Let us stipulate that there are excellent liberal-arts programs and professors out there. What value do they bring to students?

The usual answer is that a committed teacher can inculcate in a student a lifelong love of the subject matter, whether it be ancient Greek sculpture or medieval French poetry or American jazz music. However, this happens seldom enough to bring the whole axiom into question. It’s the whole “you can bring a horse to water but you can’t make him drink it” problem. You can make a class full of bored young people listen to Mahler and explain to them why you think it’s wonderful, but the point is to convince them that it’s wonderful (or at least worth “appreciating”). This is a much harder task, and one that not many college professors are particularly good at.

This is called the “arts appreciation racket”, and it goes back to the Romantic belief that exposing the hoi polloi to high art would make them more well-rounded people. Somehow. The belief has persisted in spite of mounds of evidence to the contrary. Forcing people to imbibe high art is like forcing a kid to eat broccoli — not only will the kid probably spit it out, he will probably develop a lasting dislike for it. Without context and some motivating purpose, high art simply doesn’t have much relevance for most people.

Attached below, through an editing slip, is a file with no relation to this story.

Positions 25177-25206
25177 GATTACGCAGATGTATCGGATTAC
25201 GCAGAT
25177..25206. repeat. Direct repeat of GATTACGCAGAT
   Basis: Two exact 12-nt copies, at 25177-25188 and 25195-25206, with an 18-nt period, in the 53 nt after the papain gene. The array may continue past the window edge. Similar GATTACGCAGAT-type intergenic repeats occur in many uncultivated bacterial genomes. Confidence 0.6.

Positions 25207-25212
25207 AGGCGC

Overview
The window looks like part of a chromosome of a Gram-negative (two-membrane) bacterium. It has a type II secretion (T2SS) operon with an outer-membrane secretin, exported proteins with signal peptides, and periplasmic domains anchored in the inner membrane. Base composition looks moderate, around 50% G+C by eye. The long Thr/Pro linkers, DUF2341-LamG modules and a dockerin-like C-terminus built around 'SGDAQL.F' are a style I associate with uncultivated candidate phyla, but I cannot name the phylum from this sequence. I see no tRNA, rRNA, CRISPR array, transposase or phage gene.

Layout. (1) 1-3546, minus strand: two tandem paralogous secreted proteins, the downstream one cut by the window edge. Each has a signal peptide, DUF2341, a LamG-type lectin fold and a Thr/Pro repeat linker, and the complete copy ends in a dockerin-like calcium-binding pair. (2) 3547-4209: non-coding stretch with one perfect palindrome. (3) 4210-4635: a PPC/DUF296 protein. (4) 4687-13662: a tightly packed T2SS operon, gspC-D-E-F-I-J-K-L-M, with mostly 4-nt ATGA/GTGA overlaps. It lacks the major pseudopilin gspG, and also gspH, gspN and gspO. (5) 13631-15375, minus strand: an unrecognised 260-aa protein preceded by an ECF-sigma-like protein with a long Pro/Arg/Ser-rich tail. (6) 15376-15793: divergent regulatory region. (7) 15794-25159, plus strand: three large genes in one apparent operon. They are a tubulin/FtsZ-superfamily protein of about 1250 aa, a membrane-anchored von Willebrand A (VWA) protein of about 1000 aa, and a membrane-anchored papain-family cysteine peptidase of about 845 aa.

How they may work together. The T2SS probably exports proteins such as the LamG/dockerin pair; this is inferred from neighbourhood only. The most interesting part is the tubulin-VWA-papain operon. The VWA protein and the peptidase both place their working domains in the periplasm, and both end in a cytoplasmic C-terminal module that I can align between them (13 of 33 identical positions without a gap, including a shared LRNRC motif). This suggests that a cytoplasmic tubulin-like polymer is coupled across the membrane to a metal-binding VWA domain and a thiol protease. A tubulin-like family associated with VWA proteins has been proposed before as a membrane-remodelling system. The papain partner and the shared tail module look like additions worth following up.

This is not an inherently bad thing. “High art” has never really been aimed at or intended for a mass audience. The whole notion of “high art” implies a kind of elitism, as a calculus equation is elitist (if you don’t know calculus, the equation will not yield its meaning). The creation and consumption of high art requires a level of literacy, wealth, and leisure that until recently not many people had. But now we live in an age when the jewels of world culture can be had for almost nothing, immediately, anywhere. The limiting factor is no longer literacy, or wealth, or leisure time, but rather motivation. All prerequisites have been removed except the “Why?”. Why spend time listening to a Mozart concerto? Why attend a Wagner opera or study a Turner painting or look up at the ceiling of the Sistine Chapel? The problem with University liberal-arts programs is that they can only give you their “Why?”, not your own “Why?”.